|Hoyt & Roberts, comps. Hoyts New Cyclopedia of Practical Quotations. 1922.|
| Twas he|
Gave heat unto the injury, which returned
Like a petard ill lighted, unto the bosom
Of him gave fire to it.
BeaumontFair Maid of the Inn. Act II.
|Accipere quam facere injuriam præstat.|
It is better to receive than to do an injury.
CiceroTusculanarum Disputationum. V. 19.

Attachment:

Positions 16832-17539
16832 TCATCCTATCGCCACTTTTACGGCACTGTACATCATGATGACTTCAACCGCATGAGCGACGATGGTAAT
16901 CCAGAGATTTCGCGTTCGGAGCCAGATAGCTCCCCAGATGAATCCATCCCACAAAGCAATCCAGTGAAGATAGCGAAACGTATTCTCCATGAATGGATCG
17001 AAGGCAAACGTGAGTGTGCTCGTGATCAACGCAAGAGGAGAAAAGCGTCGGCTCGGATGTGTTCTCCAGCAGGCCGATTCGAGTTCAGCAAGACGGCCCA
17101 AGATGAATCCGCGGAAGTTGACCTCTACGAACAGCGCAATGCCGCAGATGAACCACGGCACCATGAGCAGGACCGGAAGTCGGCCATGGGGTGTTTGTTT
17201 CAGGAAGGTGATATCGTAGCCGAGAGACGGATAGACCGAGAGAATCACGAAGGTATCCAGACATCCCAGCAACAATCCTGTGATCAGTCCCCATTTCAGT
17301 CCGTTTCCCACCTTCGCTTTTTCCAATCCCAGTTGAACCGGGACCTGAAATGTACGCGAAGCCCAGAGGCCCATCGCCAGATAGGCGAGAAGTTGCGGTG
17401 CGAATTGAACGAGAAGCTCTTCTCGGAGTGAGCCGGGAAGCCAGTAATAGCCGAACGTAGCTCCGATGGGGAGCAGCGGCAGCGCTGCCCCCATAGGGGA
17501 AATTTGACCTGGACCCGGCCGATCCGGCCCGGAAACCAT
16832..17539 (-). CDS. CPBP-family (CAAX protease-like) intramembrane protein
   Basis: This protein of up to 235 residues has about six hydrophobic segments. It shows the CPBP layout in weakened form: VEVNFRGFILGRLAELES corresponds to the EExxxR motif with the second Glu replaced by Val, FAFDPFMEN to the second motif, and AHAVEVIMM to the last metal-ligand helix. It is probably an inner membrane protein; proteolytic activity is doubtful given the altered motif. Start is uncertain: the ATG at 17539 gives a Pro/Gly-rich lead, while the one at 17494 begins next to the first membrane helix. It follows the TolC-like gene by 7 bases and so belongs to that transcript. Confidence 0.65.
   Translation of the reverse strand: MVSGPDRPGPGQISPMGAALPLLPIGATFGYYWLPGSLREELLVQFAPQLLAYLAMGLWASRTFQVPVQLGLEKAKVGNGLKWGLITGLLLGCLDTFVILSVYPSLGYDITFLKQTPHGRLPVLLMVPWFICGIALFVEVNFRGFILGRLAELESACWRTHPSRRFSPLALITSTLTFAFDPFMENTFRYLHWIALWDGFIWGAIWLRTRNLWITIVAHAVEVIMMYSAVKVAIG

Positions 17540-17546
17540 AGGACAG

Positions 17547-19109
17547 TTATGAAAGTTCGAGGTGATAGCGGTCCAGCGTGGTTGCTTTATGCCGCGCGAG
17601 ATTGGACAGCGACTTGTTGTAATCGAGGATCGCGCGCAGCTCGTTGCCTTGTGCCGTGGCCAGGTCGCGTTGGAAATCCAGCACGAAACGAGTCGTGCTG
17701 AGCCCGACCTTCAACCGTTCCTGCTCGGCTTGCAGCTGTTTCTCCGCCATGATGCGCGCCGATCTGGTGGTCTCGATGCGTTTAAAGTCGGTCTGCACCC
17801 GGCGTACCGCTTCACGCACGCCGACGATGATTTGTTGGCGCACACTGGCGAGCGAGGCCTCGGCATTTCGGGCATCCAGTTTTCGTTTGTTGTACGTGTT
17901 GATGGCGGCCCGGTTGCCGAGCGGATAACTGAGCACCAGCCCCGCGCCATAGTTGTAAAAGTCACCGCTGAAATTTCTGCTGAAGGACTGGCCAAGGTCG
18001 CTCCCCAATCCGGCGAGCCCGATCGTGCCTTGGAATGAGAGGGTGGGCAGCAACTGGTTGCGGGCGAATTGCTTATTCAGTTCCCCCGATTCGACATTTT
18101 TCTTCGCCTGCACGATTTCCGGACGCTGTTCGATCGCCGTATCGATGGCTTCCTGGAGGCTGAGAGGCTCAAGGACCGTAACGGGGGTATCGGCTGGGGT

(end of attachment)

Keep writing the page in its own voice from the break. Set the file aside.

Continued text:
|Wits an unruly engine, wildly striking|
Sometimes a friend, sometimes the engineer.
|Plerumque dolor etiam venustos facit.|
A strong sense of injury often gives point to the expression of our feelings.
Pliny the YoungerEpistles. III. 9.
| Aut potentior te, aut imbecillior læsit: si imbecillior, parce illi; si potentior, tibi.|
He who has injured thee was either stronger or weaker. If weaker, spare him; if stronger, spare thyself.
SenecaDe Ira. III. 5.
|For tis the sport to have the engineer|
Hoist with his own petar.
Hamlet. Act III. Sc. 4.